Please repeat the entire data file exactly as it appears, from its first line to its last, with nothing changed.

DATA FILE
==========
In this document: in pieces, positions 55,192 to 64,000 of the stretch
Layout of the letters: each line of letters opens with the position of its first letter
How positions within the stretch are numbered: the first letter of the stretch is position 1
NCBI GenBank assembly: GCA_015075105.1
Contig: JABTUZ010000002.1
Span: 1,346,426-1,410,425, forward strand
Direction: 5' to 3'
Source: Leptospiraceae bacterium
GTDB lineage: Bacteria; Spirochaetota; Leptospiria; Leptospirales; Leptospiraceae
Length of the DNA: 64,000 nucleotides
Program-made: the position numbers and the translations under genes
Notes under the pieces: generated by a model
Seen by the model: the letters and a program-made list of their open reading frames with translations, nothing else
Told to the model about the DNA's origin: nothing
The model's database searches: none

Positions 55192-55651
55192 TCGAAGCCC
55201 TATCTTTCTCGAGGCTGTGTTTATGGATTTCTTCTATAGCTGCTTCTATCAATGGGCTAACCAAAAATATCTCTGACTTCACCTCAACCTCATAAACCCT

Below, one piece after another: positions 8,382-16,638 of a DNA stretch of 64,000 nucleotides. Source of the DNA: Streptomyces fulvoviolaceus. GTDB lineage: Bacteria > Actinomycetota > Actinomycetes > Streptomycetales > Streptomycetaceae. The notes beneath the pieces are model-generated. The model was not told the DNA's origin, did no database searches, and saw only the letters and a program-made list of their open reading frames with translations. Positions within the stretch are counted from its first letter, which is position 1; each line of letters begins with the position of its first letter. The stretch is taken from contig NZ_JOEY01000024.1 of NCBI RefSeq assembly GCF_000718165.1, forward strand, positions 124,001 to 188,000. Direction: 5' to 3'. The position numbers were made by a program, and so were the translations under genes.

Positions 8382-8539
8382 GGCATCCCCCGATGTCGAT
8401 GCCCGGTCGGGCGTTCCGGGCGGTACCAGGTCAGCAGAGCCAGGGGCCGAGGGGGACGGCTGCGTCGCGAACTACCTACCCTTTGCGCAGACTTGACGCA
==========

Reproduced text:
In this document: in pieces, positions 55,192 to 64,000 of the stretch
Layout of the letters: each line of letters opens with the position of its first letter
How positions within the stretch are numbered: the first letter of the stretch is position 1
NCBI GenBank assembly: GCA_015075105.1
Contig: JABTUZ010000002.1
Span: 1,346,426-1,410,425, forward strand
Direction: 5' to 3'
Source: Leptospiraceae bacterium
GTDB lineage: Bacteria; Spirochaetota; Leptospiria; Leptospirales; Leptospiraceae
Length of the DNA: 64,000 nucleotides
Program-made: the position numbers and the translations under genes
Notes under the pieces: generated by a model
Seen by the model: the letters and a program-made list of their open reading frames with translations, nothing else
Told to the model about the DNA's origin: nothing
The model's database searches: none

Positions 55192-55651
55192 TCGAAGCCC
55201 TATCTTTCTCGAGGCTGTGTTTATGGATTTCTTCTATAGCTGCTTCTATCAATGGGCTAACCAAAAATATCTCTGACTTCACCTCAACCTCATAAACCCT

Below, one piece after another: positions 8,382-16,638 of a DNA stretch of 64,000 nucleotides. Source of the DNA: Streptomyces fulvoviolaceus. GTDB lineage: Bacteria > Actinomycetota > Actinomycetes > Streptomycetales > Streptomycetaceae. The notes beneath the pieces are model-generated. The model was not told the DNA's origin, did no database searches, and saw only the letters and a program-made list of their open reading frames with translations. Positions within the stretch are counted from its first letter, which is position 1; each line of letters begins with the position of its first letter. The stretch is taken from contig NZ_JOEY01000024.1 of NCBI RefSeq assembly GCF_000718165.1, forward strand, positions 124,001 to 188,000. Direction: 5' to 3'. The position numbers were made by a program, and so were the translations under genes.

Positions 8382-8539
8382 GGCATCCCCCGATGTCGAT
8401 GCCCGGTCGGGCGTTCCGGGCGGTACCAGGTCAGCAGAGCCAGGGGCCGAGGGGGACGGCTGCGTCGCGAACTACCTACCCTTTGCGCAGACTTGACGCA